Person of day - 10 JANUARY 2020
A graduate of Lviv’s famous “Kart school”, Oleg Romanishin became not only a strong grandmaster in the 1970s but also one of the most original Soviet chess players. He often performed strongly in Soviet championships but he was famous mainly not for sporting results but for interesting ideas at the match’s debut and middle periods. Romanishin’s signature moves were a sacrifice of a pawn for eventual long-term compensation and fianchetting a knight on a white square while playing white. USSR had many formidable grandmasters but not many had their own, recognised playing style.
A famous chess poet Evgeny Ilyin devoted the following words to him:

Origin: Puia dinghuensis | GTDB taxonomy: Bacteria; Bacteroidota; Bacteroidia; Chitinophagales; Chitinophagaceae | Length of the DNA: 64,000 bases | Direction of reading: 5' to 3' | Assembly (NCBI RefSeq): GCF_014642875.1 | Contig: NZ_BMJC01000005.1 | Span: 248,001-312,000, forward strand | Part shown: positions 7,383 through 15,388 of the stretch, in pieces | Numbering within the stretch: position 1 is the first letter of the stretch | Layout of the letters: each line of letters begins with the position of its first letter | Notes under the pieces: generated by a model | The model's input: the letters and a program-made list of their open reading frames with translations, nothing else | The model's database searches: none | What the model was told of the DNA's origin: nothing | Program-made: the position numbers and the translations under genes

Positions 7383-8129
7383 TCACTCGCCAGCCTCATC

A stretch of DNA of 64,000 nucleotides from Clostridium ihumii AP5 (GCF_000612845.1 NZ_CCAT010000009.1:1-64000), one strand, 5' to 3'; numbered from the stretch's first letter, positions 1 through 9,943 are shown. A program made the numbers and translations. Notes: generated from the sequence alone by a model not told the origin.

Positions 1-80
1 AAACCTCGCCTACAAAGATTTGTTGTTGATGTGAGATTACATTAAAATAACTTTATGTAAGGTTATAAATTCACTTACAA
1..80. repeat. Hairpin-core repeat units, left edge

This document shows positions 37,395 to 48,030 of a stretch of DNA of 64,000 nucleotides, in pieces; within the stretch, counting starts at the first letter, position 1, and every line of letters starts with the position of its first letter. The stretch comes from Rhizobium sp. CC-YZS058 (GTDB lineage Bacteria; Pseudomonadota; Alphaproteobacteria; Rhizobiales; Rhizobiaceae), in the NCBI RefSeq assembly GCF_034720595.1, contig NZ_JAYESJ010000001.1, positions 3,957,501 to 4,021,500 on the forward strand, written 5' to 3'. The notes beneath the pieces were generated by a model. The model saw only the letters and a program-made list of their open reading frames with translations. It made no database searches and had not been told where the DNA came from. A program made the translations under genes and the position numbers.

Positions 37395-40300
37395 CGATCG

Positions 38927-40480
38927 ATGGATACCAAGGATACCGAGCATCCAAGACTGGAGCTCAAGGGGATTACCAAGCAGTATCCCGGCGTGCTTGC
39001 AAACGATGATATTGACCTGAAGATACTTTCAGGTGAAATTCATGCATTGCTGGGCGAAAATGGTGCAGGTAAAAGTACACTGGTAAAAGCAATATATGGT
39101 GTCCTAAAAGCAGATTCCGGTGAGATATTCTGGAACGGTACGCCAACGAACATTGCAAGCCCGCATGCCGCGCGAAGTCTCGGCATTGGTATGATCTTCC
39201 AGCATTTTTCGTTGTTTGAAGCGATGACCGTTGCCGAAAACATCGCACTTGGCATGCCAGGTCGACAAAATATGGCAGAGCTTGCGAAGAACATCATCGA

It is not easy to have a fighting character
And to defend one’s style
Some are amazed by a side attack
Others outraged by a winding one.
In his long career, Romanishin won multiple tournaments, starting with the junior European championship in 1972. On his count are victories in Dortmund, Biel, Reggio Emilia, Gausdal, Polanica-Zdrój, Moscow and other chess cities. He played in zonal and inter-zonal tournaments and, according to the PCA, he made it to the candidate’s match against Anand.
Romanishin played for the Soviet Union in team junior World Championships, European Championships and against the “Rest of the World” in London in 1984. Later, Oleg defended Ukrainian team colours for many years. He is a strong and experienced grandmaster, who not only trains but continues his chess career and remains a dangerous opponent for any grandmaster.